Sometimes I think I have one of the best jobs going. Especially when the opportunity presents itself to get up close and personal with beautiful jewellery and the stories and creative minds behind it.
I’ve long been a fan of Schepps’ work. Its bold scale and adventurous use of colour appeals to my belief that jewellery should not take itself too seriously, and speaks of an era when glamorous women knew how to work jewels to make a statement.
New Yorker Schepps rose to prominence in the 1930s when his rule-breaking jewellery set a new agenda for the medium and won him influential fans including Katherine Hepburn, Elsa Schiaparelli, the Duchess of Windsor and Coco Chanel.
As well as his now iconic oversized pieces – often set with exuberant, rainbow hued gems – Schepps took inspiration from his travels in the Far East, re-imagining collected objects such as amethyst and chalcedony snuff bottles as elaborate jewels.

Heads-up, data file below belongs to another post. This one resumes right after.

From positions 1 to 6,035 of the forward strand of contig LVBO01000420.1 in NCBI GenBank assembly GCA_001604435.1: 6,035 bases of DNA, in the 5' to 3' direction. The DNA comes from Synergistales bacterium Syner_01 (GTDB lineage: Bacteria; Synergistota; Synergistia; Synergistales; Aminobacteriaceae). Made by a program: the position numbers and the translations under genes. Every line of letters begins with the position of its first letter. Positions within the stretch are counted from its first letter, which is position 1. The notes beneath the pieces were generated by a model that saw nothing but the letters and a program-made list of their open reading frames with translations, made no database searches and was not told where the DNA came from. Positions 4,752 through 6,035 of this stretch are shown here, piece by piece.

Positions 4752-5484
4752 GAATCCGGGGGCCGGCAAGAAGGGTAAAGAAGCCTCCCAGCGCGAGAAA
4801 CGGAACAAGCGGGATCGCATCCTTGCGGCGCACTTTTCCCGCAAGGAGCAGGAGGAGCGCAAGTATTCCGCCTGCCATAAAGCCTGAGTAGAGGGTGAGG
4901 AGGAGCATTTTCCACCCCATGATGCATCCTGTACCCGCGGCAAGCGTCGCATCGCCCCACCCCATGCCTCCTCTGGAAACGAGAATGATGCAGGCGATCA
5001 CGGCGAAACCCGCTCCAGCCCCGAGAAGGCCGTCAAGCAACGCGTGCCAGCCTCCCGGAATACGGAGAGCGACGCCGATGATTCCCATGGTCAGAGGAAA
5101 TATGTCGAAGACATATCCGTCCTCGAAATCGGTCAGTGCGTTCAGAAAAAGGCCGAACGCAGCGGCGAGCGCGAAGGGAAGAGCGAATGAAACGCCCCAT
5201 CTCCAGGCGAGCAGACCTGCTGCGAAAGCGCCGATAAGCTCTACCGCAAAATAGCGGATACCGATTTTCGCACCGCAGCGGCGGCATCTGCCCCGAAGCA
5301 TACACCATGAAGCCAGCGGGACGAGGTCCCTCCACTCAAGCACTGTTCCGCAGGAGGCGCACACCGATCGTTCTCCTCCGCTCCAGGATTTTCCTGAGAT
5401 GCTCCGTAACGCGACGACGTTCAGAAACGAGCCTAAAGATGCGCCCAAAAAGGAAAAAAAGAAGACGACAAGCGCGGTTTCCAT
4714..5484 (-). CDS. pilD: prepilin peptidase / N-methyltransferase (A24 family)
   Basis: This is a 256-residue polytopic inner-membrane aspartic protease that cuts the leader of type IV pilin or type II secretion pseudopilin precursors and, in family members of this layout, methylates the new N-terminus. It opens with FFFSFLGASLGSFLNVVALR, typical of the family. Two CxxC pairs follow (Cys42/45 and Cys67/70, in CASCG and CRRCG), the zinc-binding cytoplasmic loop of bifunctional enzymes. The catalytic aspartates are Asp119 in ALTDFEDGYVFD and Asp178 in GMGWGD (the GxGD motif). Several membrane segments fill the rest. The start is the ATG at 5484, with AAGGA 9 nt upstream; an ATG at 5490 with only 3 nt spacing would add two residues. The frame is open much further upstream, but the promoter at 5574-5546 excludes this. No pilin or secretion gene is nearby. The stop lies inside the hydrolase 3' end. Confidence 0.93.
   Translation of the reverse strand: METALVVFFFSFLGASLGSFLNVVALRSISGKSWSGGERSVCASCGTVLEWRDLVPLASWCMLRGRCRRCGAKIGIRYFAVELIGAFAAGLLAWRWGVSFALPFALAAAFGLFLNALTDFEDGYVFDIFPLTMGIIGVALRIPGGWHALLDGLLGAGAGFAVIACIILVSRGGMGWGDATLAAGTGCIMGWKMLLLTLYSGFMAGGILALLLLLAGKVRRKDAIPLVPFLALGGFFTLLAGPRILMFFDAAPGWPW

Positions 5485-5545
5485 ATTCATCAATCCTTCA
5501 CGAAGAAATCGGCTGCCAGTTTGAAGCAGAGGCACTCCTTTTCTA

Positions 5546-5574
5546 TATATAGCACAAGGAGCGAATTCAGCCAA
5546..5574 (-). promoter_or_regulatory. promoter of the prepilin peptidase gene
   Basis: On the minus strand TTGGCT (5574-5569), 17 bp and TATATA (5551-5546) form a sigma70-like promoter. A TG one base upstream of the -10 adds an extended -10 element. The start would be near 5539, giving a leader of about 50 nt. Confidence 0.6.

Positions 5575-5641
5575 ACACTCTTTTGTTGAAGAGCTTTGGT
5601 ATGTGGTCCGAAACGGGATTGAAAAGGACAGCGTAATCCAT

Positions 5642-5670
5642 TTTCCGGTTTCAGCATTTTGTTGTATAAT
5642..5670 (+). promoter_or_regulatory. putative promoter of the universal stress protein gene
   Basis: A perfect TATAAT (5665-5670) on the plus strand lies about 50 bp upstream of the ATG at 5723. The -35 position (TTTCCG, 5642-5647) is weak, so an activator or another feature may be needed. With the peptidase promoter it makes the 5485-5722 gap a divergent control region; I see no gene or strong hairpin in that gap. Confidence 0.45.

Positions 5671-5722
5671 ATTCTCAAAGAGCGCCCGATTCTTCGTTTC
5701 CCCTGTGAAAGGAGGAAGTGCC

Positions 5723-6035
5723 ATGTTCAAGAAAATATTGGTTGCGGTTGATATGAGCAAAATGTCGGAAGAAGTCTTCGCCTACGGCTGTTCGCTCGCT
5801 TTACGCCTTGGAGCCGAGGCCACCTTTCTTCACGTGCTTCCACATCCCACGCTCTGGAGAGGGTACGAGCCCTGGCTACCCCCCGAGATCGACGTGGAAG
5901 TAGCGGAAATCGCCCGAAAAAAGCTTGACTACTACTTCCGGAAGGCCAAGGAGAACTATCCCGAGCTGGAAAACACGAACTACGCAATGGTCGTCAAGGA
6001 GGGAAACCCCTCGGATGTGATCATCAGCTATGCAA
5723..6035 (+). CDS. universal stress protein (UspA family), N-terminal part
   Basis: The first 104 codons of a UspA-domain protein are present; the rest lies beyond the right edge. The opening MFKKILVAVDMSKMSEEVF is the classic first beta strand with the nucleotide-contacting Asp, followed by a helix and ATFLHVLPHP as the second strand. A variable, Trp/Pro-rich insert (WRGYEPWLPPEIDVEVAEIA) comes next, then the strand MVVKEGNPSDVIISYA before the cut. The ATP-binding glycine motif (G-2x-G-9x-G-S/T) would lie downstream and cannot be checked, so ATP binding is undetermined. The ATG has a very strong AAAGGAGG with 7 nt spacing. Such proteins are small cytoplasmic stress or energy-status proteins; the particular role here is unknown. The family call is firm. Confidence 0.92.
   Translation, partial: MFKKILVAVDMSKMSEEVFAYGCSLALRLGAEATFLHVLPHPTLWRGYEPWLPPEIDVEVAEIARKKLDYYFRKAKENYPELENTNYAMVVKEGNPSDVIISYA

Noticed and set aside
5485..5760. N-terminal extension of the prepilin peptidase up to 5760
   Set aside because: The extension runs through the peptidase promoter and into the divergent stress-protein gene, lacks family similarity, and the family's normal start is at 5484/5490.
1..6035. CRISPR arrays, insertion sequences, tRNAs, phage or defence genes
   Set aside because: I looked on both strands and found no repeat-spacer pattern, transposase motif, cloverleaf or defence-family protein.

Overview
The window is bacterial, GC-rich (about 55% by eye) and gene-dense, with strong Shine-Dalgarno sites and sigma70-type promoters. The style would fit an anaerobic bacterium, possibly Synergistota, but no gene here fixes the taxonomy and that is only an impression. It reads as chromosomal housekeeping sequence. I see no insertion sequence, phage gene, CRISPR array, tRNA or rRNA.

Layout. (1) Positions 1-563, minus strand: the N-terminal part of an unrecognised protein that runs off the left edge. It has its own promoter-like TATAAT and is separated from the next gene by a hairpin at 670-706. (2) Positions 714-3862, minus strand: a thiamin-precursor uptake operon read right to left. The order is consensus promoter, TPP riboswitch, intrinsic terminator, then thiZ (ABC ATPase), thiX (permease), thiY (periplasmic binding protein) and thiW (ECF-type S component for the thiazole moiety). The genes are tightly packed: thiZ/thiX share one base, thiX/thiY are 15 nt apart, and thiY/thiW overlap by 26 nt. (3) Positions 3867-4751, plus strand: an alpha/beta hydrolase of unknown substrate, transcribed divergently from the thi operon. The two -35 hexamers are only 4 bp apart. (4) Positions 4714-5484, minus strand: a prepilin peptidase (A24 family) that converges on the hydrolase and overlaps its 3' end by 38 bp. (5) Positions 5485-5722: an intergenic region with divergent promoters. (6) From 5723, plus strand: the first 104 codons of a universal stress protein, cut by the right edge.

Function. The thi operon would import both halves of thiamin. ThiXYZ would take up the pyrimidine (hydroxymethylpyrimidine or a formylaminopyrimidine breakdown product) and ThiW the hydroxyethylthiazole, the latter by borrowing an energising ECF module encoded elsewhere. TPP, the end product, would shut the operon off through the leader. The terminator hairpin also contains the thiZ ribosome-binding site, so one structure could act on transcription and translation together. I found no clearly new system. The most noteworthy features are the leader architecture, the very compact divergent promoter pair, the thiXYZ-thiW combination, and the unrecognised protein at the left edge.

An added treat last night was the opportunity to meet with Seaman Schepps’ president Anthony Hopenhajm who talked me through a number of the pieces on display. Asked why they still resonate today, Anthony explained that they “retain the sense of fun that gives them every day wearability”.
In addition, he added, “Since today’s designs draw on the Schepps archives, they retain the brand’s DNA in their focus on unusual materials – including wood and mammoth ivory – and a use of stones, not simply for their value, but for the impact they create when placed together in idiosyncratic combinations.”
Picking a favourite piece from the stunners on display last night would have been an impossible challenge, but if pressed I’d opt for an armful (or two) of bracelets, bangles and cuffs such as those shown below. Why? Because as CoutureLab’s debonair manager Kris Betlem put it so well: “They are very happy jewels”.
And that makes me very happy too.
‘Seaman Schepps: Iconic Collections and Signature Jewels’ is at CoutureLab until 15th June
Words: Maia Adams